Friday 13 November 2009

Gerald J. Mast on Catechism in the Worshipping Community

Gerald J. Mast, ‘Catechism in the Worshipping Community’, Christian Reflection: A Series in Faith and Ethics (2007), 86-91.

Taking a cue from Kevin Vanhoozer’s proposal about doctrine being ‘a stage on which the enactment of Scripture unfolds in the life of the Church’ (86), with the church as a ‘theater of the gospel’ and its members a ‘company of performers’ (87, citing Vanhoozer), Mast provides a short but helpful review article exploring the significance of worship, liturgy, and everyday practices in ‘shaping the hearts and minds of growing believers’ (86).

He marries three suggestive points about catechesis with three significant books.

1. Catechesis through Worship

Simon Chan, Liturgical Theology: The Church as Worshipping Community (Downers Grove: IVP, 2007).

Chan seeks to correct what he sees as a weak evangelical doctrine of the church ‘by highlighting the neglected arts and habits of Christian worship that make the body of Christ visible in time and space’. Habits of worship, cultivated by the church, ‘are themselves the doxological fulfilment of the Church’s mission’ (87). Mast notes that Chan’s approach raises questions about conventional practices that separate the worship of God from the mission of the church (87-88).

Worship, according to Chan, should be shaped by the Word and the sacraments, where ‘the Word proclaims the coming reign of God’, and ‘the Eucharistic meal makes that reign visible in the present’. The incorporation of new members into the church via catechism must ‘prepare candidates for membership to participate rightly in worship’ (88).

Catechism has focused on three elements: confession of the triune God in the creed, following the Ten Commandments, and praying the Lord’s Prayer. Chan maintains that such a framework allows issues of discipleship to be addressed – the creed helping us ‘to address a world of religious pluralism’, the Commandments speaking ‘against the grain of market-centered consumer capitalism’, and the Lord’s Prayer challenging ‘an exchange-focused economy that breeds poverty and homelessness’ (88).

2. Catechesis in a Countercultural Community

Debra Dean Murphy, Teaching That Transforms: Worship as the Heart of Christian Education (Eugene: Wipf & Stock, 2007).

Murphy critiques religious education programmes that ‘abstract the values they inculcate from the particular faith traditions in which they had been embedded’, as well as the kind of public theology that ‘seeks to reduce Christian particularity to commonly held civic virtues such as freedom and justice’. Instead, she ‘establishes an agenda for Christian catechesis that instead of making church members into polite and contributing citizens will rather identify them with the countercultural community of the Church and with alternate ways of knowing that are rooted in the counter-story of Jesus’ (89).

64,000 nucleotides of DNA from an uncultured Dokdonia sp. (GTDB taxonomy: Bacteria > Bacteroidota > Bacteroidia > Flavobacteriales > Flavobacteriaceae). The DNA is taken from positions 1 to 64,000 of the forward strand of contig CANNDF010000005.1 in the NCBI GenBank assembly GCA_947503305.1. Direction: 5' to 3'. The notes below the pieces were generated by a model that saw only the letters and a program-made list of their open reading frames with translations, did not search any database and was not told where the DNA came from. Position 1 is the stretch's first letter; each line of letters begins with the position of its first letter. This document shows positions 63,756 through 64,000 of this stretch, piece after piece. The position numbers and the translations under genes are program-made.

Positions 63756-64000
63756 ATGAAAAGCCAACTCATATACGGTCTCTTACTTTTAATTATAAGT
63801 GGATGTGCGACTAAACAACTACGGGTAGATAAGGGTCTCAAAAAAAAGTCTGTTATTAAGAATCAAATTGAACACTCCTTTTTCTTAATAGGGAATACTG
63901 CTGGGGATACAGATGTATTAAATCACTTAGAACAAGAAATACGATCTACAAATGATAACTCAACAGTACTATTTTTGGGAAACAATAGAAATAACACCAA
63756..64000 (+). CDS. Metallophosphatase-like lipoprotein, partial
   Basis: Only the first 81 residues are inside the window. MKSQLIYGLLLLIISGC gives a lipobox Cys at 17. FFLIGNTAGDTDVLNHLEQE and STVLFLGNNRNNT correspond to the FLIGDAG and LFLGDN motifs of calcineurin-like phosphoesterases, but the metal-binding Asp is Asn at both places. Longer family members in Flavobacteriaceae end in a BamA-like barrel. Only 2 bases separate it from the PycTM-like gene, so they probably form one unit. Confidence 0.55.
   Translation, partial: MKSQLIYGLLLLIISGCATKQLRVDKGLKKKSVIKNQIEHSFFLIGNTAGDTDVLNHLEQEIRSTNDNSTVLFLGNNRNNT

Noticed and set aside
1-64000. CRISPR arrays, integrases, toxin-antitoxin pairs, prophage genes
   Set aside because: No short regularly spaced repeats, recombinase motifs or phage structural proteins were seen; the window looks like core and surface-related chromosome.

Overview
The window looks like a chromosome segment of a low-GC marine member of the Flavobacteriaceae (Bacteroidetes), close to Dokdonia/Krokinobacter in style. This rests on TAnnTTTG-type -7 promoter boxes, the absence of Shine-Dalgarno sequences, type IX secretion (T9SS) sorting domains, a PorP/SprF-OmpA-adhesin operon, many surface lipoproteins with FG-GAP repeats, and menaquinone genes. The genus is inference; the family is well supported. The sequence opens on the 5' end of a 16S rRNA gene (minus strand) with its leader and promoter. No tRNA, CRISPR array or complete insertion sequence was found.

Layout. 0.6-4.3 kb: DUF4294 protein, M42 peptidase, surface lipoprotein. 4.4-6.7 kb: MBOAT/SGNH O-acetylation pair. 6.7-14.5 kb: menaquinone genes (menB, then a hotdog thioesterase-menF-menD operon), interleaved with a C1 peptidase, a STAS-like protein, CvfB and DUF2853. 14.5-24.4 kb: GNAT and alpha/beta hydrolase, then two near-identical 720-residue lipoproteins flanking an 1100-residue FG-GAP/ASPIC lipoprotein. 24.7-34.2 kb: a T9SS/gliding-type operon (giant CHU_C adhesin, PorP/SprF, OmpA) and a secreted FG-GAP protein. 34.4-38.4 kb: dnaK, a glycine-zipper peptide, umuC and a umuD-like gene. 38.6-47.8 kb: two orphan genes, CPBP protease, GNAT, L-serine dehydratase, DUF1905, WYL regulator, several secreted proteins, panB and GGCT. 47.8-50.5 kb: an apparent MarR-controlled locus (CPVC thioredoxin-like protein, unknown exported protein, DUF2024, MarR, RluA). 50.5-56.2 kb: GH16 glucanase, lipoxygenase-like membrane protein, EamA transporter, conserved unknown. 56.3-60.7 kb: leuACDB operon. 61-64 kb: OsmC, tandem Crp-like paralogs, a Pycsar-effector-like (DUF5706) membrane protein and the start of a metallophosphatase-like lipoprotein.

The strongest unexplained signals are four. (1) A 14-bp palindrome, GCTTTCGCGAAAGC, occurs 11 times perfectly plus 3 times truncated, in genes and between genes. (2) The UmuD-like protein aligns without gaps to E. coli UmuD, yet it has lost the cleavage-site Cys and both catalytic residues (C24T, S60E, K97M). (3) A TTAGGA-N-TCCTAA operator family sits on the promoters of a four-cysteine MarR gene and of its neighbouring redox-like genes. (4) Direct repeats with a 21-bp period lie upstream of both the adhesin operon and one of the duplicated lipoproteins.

Both Chan and Murphy assume that church members will be best formed through recovering the ancient traditions and habits of the church. Mast considers it unlikely that these can do so by themselves, suggesting that ‘for Christians to be truly shaped into the life and mind of Christ, they must break down not just the division between basement education and sanctuary worship but also the barrier between the gathered and the scattered body’ (89).

3. Catechesis through Embodied Discipleship

Sara Wenger Shenk, Anabaptist Ways of Knowing: A Conversation about Tradition-Based Critical Education (Telford: Cascadia Publishing House, 2003).

Here a case is made ‘that practices of discipleship are as significant, if not more so, than the classical liturgical habits in developing countercultural Christians’. For Shenk, ‘theological knowledge cannot be abstracted from embodied discipleship; yet the embodied practices... are not so much the recitation of classical creeds or the weekly Eucharist but such mundane and practical acts of Christian discipleship as rejection of the sword and oaths, reading and discussing Scripture, faithful family life, and voluntary service’ (90).

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